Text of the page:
In the summer of 1944, during the final months of Miklós Horthy’s governorship, and having nearly finished deporting Jews from the countryside, Hungarian political leaders decided it was now the turn of Budapest Jews to be forcibly expelled from their homes. On June 16, the mayor of Budapest issued a decree that marked out almost 2,000 apartment buildings in the city, into which 220,000 targeted individuals were obliged to move: 187,000 Jews and a further 35,000 converted Jews, subjected to a series of “Jewish laws”, and forced to wear a yellow Star of David on their clothing. They had to leave their own apartments by midnight on June 21, and move into one of the 1,944 designated apartment buildings also marked with a yellow star, the “yellow-star” houses.
This network of yellow-star houses was unique in the history of the Holocaust in Europe. The houses served the same purpose as the ghetto, a preparatory stage for deportation. For the Budapest of the time, an astonishingly large number of apartment buildings bore the yellow star, but barely a trace of this remains in public memory. For half a year, every passer-by in the city could see precisely who the persecuted Jews were, and where they lived. In the following months, tens of thousands of them died on death marches, thousands were shot to death on the banks of the Danube, and thousands died during the siege of Budapest. Still, Jews in Budapest who went into hiding in the city, or who ended up in the ghettos from December 1944, had a better chance of surviving the Holocaust than those in other parts of the country.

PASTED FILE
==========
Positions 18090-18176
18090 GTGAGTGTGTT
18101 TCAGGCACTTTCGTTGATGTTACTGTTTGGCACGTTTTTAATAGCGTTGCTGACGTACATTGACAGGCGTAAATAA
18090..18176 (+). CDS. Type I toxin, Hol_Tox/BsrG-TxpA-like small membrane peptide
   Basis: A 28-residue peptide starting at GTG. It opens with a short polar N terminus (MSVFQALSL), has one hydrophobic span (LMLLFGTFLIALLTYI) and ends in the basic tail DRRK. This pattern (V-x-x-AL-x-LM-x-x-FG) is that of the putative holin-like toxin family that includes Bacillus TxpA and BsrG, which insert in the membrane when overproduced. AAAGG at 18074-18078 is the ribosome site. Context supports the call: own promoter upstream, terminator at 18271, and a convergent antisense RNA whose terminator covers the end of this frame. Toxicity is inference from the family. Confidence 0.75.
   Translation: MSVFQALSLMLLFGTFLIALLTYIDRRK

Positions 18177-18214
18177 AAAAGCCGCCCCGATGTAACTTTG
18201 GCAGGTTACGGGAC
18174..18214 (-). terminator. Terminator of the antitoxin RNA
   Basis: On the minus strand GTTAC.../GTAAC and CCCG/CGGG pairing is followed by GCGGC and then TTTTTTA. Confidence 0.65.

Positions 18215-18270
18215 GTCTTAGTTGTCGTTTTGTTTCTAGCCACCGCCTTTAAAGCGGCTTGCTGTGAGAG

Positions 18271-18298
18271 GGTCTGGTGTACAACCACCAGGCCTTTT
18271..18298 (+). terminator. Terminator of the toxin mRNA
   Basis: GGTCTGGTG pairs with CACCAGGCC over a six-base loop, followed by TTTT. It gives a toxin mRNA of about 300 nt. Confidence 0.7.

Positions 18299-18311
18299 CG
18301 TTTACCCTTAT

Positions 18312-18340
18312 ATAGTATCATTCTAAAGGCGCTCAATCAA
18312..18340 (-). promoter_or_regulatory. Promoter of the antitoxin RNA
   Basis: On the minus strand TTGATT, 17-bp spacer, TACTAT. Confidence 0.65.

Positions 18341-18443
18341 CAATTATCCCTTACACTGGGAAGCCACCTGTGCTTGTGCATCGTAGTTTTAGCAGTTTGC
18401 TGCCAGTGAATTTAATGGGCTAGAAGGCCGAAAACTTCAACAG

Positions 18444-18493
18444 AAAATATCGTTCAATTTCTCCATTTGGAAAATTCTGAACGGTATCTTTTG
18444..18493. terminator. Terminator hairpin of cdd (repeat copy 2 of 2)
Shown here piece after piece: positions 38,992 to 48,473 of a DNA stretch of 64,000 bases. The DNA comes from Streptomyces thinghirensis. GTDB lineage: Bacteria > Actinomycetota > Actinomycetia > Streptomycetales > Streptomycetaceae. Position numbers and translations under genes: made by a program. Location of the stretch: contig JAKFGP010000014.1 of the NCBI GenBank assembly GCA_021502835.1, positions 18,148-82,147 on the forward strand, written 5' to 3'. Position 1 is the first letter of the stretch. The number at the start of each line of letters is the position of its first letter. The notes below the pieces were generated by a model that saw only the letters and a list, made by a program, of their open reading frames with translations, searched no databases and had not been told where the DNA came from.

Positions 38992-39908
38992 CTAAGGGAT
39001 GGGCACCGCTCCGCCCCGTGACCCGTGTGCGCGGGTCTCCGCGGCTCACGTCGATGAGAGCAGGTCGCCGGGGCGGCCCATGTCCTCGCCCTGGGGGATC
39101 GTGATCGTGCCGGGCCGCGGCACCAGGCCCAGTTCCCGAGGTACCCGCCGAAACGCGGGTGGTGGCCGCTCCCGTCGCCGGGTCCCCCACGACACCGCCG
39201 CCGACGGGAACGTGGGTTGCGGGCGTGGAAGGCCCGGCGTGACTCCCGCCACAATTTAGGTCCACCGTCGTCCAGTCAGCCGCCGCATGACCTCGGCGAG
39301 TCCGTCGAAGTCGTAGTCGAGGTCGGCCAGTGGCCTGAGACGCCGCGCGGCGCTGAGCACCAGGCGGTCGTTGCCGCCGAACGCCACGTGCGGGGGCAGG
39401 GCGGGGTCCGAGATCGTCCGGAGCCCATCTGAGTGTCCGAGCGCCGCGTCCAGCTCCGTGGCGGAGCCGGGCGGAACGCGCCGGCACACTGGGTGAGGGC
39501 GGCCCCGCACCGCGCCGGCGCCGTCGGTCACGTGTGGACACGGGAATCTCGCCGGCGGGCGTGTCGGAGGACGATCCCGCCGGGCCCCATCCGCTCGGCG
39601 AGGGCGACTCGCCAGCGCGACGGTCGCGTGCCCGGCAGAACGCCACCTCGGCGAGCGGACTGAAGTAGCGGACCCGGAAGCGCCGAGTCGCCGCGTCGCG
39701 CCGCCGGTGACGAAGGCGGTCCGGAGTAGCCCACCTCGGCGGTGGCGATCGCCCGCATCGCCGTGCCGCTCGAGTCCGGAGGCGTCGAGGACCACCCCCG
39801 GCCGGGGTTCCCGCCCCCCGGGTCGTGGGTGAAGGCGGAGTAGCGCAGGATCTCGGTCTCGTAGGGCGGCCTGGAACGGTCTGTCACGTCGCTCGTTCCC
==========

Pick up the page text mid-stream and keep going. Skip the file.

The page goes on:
OSA Archivum remembers this tragic and shameful chapter of Budapest's past by exploring the history of the “yellow-star” houses. This is OSA Archivum’s dedicated yellow-star houses website, launched as the first event in a year-long series of public programs focusing on Budapest 1944, and which will culminate in December 2014 with an exhibition at OSA on the Budapest ghetto.
Our interactive map shows the location of the former yellow-star houses, and what they look like today. The map is supplemented with numerous documents, including the relevant decrees, a list of houses, a chronology, a glossary, and recollections. Using the navigation tools, visitors to the site can view the former yellow-star houses at street, district and even city level. Over the coming year, our hope is that these resources will continue to expand. We want to encourage everyone to submit their documents and personal stories concerning the yellow-star houses and the families who lived there.
On June 21, 2014, we will be holding a memorial event in front of the remaining 1,600 former yellow-star houses. Join us as an organizer or volunteer in facing our shared past, with dignity and honesty.